HISD kicked off the district’s Dream
Summit Series on Thursday with the “Launch the Dream” virtual event, which was filled
with information to help students take the necessary actions and steps to make
their college aspirations a reality.
Office of College and Career Readiness and Multilingual Programs DREAM
Summit annual event, which is held each year to aid HISD DREAMers,
DACA (Deferred Action for Childhood Arrivals) recipients, visa holders,
permanent residents, refugees, and asylum grantees, along with their families,
was adapted into a series of
virtual events giving more students a chance to make their college dreams come
Strategy & Innovation Officer Rick Cruz welcomed students and their
families to the virtual event applauding them for their commitment to the
by March 1 for a full career and technical education scholarship
considering a career in construction, transportation, nursing, or industrial
technology may qualify for a full scholarship in one of these fields or many
more. Local and national industry data show a need for highly skilled employees
in high-growth jobs with great earning potential.
2012, the Marvy Finger Family Foundation Scholarship has been awarding worthy
HISD graduates full scholarships covering their two-year degree or
certification program in these high-demand careers. This scholarship includes
not just tuition but books, fees, etc.
year, 100 full scholarships are available from Finger for a career and
technical degree or certificate program in the fields of automotive,
construction, digital information and technology, industrial technology, health
science, law, logistics, manufacturing, and transportation distribution.
Included in these fields are HVAC, pipefitting, cybersecurity, welding,
maritime transportation, and more (see application for a complete list).
Due to the
Covid-19 pandemic, an increasing number of colleges and universities are
waiving the American College Testing (ACT) and Scholastic Assessment Test (SAT)
as part of their fall 2021 admissions process.
The SAT and ACT
tests will not only be optional for students, but most colleges are also not
requiring students to take the exams to be considered for admission.
“This presents a
great opportunity for students,” HISD Chief Strategy and Innovation Officer
Rick Cruz said. “This allows them to demonstrate that they are academically
capable in different ways.”
COVID-19 has presented several educational challenges that
have exacerbated gaps in student learning, but two Carnegie Vanguard High
School students saw it as an opportunity for positive change.
During the pandemic, juniors Aadhav Jai Murugesh and Levi Chen created Numerly, which provides easy-to-access, free tutoring services for students grades 3-8. Numerly’s goal is to uplift economically and medically underserved communities by making high-quality math and science education available for free.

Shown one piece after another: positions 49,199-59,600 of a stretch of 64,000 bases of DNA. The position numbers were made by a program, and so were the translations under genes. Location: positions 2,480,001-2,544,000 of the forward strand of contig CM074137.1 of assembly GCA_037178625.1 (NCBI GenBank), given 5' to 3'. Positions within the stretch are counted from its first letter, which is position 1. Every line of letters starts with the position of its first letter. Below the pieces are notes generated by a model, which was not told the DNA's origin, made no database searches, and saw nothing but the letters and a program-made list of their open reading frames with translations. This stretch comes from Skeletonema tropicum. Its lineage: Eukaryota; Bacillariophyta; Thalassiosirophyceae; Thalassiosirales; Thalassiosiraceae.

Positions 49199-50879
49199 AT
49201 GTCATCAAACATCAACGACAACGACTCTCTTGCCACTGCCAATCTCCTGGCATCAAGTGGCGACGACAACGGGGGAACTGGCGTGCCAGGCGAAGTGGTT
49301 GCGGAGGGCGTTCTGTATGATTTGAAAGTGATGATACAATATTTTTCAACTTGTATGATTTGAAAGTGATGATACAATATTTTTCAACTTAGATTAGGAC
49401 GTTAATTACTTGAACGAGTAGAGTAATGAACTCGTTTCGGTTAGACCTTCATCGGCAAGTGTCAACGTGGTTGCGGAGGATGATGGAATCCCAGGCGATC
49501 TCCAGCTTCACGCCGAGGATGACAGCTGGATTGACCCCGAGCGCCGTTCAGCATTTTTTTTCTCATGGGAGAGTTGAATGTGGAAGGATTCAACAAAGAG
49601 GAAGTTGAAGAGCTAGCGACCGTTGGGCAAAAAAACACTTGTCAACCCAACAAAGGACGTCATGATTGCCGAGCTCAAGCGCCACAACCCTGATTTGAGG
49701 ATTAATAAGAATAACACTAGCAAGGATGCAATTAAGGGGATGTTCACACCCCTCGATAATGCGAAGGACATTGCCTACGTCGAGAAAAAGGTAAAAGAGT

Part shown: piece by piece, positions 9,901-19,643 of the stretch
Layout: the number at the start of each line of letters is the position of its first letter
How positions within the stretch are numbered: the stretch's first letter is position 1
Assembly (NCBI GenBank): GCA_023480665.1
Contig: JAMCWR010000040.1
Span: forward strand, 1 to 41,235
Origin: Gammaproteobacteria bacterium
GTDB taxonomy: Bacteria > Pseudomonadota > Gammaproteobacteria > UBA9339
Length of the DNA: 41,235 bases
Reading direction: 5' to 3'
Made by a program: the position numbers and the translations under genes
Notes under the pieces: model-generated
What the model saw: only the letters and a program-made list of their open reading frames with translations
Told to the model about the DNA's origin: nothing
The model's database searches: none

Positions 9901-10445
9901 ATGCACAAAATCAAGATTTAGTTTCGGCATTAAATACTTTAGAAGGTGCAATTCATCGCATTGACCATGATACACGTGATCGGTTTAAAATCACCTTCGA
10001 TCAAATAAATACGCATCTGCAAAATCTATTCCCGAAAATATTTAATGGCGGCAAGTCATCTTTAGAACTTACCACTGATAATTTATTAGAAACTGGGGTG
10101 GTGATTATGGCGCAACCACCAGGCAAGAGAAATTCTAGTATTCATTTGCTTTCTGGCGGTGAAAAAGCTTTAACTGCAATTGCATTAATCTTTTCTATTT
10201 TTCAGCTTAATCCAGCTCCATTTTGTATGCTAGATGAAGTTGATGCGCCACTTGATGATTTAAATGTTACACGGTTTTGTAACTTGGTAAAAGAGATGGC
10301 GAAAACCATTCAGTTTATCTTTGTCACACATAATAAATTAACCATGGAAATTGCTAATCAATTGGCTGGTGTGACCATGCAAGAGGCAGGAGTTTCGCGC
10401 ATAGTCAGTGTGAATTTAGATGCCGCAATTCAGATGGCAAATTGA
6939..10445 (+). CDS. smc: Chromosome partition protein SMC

“We wanted to do our part to help students succeed,
regardless of the circumstances,” Murugesh said. “The math and science
knowledge kids gain in elementary and middle school is crucial, and a strong
foundation ensures that more challenging subjects are attainable in high
is a fun and creative way to engage students and introduce them to a variety of
college and career options. This year’s theme is “Take Control: Explore.
Design. Launch Your Future!” Each week of the month will highlight a specific
CCR theme, including:
The official filing period for the
Free Application for Federal Student Aid, or FAFSA, opens October 1 for
students planning on attending college in the fall of 2021.
the FAFSA is the first step toward getting many different types of financial
aid for school and finishing the FAFSA early is the best way to
maximize college-award packages.
When applying for student aid,
timing matters. Each year, the Office of
Federal Student Aid offers more than $120 billion through grants, loans, and
work-study funds to help students pay for higher education. Priority for this
money will be given to students who apply before the priority consideration
As the 2020-21 school year approaches, HISD’s Project
Explore is preparing to meet the needs of students across the district with an
array of virtual college and career readiness programs.
Project Explore, which connects middle school students to
college and career opportunities, is planning a variety of virtual expeditions
to introduce middle school students to the skills needed for secondary,
postsecondary, and career success, including virtual college campus visits and
“The Project Explore team is up for the challenge,” Project
Explore Director Mia Bradford said. “Our advisors will continue to offer the
most meaningful experiences possible to keep students engaged and forge
connections with career and postsecondary professionals.”
Before Mykayla Clark-Jolivet could begin her high school
career at Middle College High School at HCC Fraga, her home was destroyed by
Hurricane Harvey. This was the first of many challenges she would face on her
way to graduating.
Clark-Jolivet and her family left their mold-ruined house to
live in a hotel for three months.
“I left a lot of memories behind,” Clark-Jolivet said. “I
was constantly late to school because the hotel was across town.”
As Jack Yates High School senior Ernest Russell sat on the
school’s football field for the citywide senior celebration recently, it was far
more than an event honoring his graduation from the historic school.
The celebration — marked by colorful Yates High School
masks and chairs spaced at a proper social distance — represented the
culmination of a trying journey that was marked by the loss of his father and homelessness.
“I don’t really have a word to describe it. But, if I had to
come up with one, I’d say it was challenging,” Russell said.